Interest rates are now going up – do you know what this means for your estate planning and how you can still benefit from historically low interest rates?
The Federal Reserve has begun raising interest rates. And while rates are historically extremely low, they’re probably at the start of a long, gradual increase. As a result, you might want to consider some estate planning techniques now that benefit from the very low rates because an opportunity like this one might not come around again for many, many years.
Here are some ways to use the current low-rate environment to transfer assets to your heirs while avoiding estate and gift taxes:
Family Loans. One idea is to loan money to a trust for your children, and then have the trust use it to make investments – or make a promising investment yourself, and then loan that asset to the trust. In return, you’ll get a promissory note in which the trust promises to repay the loan with interest.
The IRS specifies a minimum interest rate, which you must observe in order for this arrangement to be considered a non-taxable loan rather than a taxable gift. However, this interest rate is near the lowest point it has ever been. As a result, you can charge minimal interest, and any investment returns above this rate will go to your children without being subject to estate or gift tax.
Installment Sales. If you want to sell a family business to a trust for your children, you can arrange to be paid in installments. This is often a good idea, because the trust can use the profits from the business to pay you off over time, rather than taking out a costly bank loan.
Again, you have to charge interest to the trust in order for the IRS to treat the delayed payments as an installment sale rather than a gift. But the requested interest rate is very low, which means more assets will go to your children free of gift tax.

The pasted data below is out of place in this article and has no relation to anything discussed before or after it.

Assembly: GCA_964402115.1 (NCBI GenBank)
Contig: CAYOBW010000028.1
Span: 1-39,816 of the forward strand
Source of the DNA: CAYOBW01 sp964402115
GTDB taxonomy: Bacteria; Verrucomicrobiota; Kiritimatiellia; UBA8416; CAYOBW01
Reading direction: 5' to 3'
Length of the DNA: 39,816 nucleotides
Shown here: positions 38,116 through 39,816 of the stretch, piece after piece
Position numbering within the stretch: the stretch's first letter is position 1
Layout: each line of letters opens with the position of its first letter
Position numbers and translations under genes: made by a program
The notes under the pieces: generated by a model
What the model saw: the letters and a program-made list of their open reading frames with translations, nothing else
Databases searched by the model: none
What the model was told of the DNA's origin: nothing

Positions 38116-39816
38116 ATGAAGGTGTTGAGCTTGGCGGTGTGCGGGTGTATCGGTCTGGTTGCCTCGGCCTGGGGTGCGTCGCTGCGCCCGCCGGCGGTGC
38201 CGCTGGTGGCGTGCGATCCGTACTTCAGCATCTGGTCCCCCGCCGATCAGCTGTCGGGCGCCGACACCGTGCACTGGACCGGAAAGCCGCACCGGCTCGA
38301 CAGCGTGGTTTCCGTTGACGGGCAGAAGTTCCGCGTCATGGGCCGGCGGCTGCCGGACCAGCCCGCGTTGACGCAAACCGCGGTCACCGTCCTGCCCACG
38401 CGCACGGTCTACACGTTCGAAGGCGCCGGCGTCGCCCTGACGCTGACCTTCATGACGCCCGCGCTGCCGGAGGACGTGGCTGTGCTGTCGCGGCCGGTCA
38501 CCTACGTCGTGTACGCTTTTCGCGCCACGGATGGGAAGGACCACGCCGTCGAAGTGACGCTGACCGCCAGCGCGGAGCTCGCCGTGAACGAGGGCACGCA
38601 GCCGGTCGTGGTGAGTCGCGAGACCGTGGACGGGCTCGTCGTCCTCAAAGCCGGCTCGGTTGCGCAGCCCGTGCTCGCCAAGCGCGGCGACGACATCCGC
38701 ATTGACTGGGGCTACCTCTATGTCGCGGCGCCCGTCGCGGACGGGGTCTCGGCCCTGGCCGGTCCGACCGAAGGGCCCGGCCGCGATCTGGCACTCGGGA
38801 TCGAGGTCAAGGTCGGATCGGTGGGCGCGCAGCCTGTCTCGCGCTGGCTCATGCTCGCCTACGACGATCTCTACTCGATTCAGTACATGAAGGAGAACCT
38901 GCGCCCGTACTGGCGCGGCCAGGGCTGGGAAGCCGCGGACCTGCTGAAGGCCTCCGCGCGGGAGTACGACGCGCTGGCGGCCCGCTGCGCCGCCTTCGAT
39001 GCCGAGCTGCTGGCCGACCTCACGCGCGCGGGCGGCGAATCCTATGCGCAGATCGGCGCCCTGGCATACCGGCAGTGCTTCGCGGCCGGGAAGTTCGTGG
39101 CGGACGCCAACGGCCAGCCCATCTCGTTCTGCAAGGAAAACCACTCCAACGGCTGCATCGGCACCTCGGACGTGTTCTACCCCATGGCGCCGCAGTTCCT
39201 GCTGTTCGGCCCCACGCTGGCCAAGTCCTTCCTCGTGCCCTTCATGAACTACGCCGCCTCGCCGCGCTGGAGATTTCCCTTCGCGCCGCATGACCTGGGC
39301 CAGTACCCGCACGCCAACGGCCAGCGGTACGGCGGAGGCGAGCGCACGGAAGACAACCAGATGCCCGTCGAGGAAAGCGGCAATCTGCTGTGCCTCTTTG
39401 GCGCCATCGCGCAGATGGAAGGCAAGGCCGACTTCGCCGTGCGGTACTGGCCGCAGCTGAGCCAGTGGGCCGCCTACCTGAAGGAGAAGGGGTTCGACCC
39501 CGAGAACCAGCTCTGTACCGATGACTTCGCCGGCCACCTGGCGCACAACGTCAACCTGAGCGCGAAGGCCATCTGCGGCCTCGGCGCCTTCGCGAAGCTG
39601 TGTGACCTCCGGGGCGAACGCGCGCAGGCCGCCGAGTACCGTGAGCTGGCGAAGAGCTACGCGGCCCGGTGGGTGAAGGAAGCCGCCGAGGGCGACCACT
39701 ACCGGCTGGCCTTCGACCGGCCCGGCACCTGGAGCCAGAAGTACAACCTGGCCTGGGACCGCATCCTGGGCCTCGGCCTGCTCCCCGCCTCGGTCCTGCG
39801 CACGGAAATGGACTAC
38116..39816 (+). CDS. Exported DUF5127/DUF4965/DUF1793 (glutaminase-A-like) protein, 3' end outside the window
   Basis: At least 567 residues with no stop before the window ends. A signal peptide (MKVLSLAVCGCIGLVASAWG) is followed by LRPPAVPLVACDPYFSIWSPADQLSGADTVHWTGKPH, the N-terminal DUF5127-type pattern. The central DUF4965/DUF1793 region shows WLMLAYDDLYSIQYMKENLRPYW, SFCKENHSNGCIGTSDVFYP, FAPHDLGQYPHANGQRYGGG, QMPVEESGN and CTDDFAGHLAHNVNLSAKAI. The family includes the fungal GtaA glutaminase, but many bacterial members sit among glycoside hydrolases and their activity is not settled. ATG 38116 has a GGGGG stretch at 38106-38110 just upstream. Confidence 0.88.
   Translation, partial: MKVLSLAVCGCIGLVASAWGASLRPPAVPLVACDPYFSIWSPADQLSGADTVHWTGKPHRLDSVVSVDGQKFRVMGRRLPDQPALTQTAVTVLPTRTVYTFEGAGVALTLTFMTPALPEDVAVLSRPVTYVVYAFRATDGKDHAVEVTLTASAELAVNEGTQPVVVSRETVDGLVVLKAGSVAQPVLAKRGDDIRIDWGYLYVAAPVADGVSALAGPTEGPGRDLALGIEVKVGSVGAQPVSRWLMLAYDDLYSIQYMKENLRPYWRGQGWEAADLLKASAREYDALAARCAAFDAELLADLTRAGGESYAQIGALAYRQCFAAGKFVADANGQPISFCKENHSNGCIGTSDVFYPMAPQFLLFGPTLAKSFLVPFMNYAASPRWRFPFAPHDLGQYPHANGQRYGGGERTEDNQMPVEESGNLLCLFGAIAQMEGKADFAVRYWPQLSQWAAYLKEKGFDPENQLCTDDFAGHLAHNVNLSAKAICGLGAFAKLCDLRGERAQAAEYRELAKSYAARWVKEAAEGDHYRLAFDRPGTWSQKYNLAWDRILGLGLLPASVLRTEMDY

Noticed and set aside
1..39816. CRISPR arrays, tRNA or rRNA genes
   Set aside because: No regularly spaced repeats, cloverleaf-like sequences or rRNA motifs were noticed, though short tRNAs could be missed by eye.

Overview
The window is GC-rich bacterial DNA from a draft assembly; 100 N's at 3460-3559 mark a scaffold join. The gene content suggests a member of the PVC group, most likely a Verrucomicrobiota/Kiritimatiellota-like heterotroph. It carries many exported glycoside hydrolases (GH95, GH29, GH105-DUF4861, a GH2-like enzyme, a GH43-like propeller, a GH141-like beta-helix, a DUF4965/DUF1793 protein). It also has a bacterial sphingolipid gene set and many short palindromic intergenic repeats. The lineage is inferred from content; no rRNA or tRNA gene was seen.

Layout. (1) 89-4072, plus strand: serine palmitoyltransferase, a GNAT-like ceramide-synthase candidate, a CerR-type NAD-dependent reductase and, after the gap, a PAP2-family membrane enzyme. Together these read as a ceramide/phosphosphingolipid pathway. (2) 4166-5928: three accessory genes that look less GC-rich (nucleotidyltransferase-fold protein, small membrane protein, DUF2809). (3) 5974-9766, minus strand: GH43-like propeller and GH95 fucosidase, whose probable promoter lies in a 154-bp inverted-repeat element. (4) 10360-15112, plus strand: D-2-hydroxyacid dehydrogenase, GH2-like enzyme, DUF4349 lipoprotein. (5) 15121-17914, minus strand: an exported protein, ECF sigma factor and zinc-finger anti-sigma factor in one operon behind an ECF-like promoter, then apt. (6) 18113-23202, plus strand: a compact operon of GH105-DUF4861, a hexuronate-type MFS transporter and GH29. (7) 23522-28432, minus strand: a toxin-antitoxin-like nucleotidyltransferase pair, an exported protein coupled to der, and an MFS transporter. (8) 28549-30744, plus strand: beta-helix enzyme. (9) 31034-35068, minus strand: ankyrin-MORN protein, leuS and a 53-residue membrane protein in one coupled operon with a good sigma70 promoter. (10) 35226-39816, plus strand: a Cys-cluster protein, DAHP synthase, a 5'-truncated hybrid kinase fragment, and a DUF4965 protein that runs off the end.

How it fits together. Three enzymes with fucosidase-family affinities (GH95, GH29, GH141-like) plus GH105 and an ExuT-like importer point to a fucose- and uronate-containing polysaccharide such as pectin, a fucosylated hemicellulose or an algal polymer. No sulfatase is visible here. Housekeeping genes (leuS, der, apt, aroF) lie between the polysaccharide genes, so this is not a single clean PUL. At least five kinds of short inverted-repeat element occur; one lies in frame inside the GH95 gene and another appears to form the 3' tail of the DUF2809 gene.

Grantor Retained Annuity Trusts. You can put assets into a “grantor retained annuity trust,” or GRAT, and then receive income from the trust (that’s the annuity) for a certain number of years. When the trust expires at the end of the term, the assets remaining in the trust go to your beneficiaries.
Here’s why this is good: Let’s say you put $1 million worth of assets into a 10-year GRAT, and at the end of that time the value of the assets has increased to $2 million. If you have simply kept the assets for 10 years and then given them to your heirs, you’d be subject to gift tax based on the $2 million. But if you put the assets into a GRAT now, your gift tax is based on the present value, or $1 million. But even better, that $1 million is further reduced by the present value of the income stream you’ll receive over the 10 years. And here’s where interest rates come into play – when the required IRS interest rate is very low, as it is now, the present value is much higher, and your taxable gift is much smaller.
There’s one large drawback to GRATs, which is that if the donor dies before the term of the trust expires, the trust assets are added back into the donor’s estate, and the tax advantages are lost. For this reason, choosing the term of the trust requires some thought. The longer the term, the greater the tax savings, but the greater the risk that the donor will pass away and the savings will be lost.
There are several ways to hedge against this risk. One is with “layered GRATs.” For instance, instead of setting up a 10-year GRAT, a donor could put 10% of the assets into a two-year GRAT, 10% into a three-year GRAT, 10% into a four-year GRAT, and so on until there are 10 GRATs. Then, if the donor died halfway through the term, the family would still get half the tax benefits – and the donor could lock in today’s low interest rates for all the GRATs.
Another option is to set up a short-term GRAT (say, two or three years) with an annuity that’s equal to the present value of the GRAT assets. As a result, there’s not estate or gift tax at all. With interest rates being so low, the trust has to pay very little interest to the grantor – and any appreciation in excess of the interest goes to the family beneficiaries tax-free.
Charitable Lead Trusts. These are trusts that make a payment to a charity each year for a certain number of years, after which the remaining assets go to your family beneficiaries. They’re similar to GRATs, except that the annuity goes to a charity, and your get a charitable deduction.
Some people like this idea because it’s a way to benefit a charity right now, in your lifetime, rather than after you pass away. Charitable lead trusts are a good idea when the interest rates are low, because low rates mean both larger charitable deduction and a smaller gift tax on the assets that go to your family.